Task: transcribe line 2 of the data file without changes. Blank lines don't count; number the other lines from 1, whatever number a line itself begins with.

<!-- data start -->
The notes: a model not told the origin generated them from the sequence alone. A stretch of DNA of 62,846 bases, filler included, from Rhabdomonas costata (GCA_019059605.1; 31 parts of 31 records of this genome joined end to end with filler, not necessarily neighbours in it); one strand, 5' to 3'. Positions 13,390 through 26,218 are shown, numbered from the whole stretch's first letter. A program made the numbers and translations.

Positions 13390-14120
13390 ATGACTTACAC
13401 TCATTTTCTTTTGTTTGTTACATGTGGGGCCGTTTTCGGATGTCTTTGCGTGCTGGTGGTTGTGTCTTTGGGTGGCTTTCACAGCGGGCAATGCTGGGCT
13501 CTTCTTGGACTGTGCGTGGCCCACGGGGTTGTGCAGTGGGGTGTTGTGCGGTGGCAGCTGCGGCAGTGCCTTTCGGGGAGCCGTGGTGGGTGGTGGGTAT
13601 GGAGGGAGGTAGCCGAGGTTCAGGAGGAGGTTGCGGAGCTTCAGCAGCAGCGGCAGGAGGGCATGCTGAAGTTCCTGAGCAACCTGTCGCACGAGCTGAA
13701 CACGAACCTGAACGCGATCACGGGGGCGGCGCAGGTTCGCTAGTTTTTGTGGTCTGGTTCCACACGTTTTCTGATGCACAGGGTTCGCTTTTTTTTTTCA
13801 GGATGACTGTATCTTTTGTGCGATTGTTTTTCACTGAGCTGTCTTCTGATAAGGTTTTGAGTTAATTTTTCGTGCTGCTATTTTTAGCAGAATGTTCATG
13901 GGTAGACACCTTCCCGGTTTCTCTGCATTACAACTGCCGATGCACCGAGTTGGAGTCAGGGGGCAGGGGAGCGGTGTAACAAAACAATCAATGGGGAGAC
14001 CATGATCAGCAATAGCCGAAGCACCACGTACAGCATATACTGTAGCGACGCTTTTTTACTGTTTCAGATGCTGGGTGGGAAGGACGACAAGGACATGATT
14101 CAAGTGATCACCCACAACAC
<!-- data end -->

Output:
Positions 13390-14120